Intrepid, adaptable predators, bobcats are solitary hunters who stalk and ambush their prey using patience, speed, and precision. Yet these stealthy felines are no match for the development rapidly destroying their habitat nor the poaching brought about through the high demands of the international fur trade.

Although bobcat pelts have been illegally transported from Mexico into the United States, Mexico hasn’t done a census to show how many Mexican bobcats have been trapped, shot, or poisoned. Nobody knows what that means for the species’ future.


Mexican bobcats, the smallest and southernmost subspecies of bobcat, have been protected under the Endangered Species Act since 1976. Under pressure from the National Trappers Association, the Bush administration proposed their delisting — an action that would legalize the importation of Mexican bobcat furs into the United States. We twice submitted scientific comments that helped these wild cats keep their crucial U.S. safeguards, and we’re ready to step in again if needed.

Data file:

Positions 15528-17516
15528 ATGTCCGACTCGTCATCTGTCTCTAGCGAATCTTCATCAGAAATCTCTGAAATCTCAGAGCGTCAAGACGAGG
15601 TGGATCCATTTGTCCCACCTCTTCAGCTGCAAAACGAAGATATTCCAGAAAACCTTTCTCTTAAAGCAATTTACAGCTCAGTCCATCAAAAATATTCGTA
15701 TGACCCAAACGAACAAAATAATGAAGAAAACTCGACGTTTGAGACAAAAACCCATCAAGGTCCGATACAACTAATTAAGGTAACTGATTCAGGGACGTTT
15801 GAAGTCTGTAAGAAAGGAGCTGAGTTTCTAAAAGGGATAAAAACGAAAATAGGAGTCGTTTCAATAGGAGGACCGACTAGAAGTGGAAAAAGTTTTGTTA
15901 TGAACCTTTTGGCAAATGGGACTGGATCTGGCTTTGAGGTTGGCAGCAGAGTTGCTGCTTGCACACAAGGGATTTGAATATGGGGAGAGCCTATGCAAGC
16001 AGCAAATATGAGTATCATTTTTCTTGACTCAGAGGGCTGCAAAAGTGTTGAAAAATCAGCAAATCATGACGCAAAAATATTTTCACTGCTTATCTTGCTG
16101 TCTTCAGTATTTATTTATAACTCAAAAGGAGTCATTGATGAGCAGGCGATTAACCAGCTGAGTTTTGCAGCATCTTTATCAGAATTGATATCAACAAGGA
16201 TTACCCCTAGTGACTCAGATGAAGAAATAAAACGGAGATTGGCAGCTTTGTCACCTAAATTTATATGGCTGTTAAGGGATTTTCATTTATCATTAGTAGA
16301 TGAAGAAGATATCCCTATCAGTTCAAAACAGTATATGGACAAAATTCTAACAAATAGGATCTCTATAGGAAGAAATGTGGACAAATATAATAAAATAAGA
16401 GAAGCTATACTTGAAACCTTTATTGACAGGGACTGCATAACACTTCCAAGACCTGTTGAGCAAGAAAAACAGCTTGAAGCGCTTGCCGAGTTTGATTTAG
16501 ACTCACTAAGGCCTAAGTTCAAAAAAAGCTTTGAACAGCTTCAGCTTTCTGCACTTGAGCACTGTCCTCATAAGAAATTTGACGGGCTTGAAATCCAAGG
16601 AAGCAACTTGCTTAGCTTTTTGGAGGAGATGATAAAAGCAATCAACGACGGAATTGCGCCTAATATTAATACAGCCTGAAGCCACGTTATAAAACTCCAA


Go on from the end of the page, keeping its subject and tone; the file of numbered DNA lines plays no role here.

In 2023 we petitioned Mexico’s environmental ministry to protect these beautiful bobcats under the country’s list of species at risk. That would mean any actions threatening Mexican bobcats would require population monitoring and management plans. More monitoring would provide better information about the species’ status and help ensure that hunting and the U.S. border wall don’t threaten the cats’ survival.

Check out our press releases to learn more about the Center's actions for Mexican bobcats.

Bobcat photo courtesy Pat Gaines/Flickr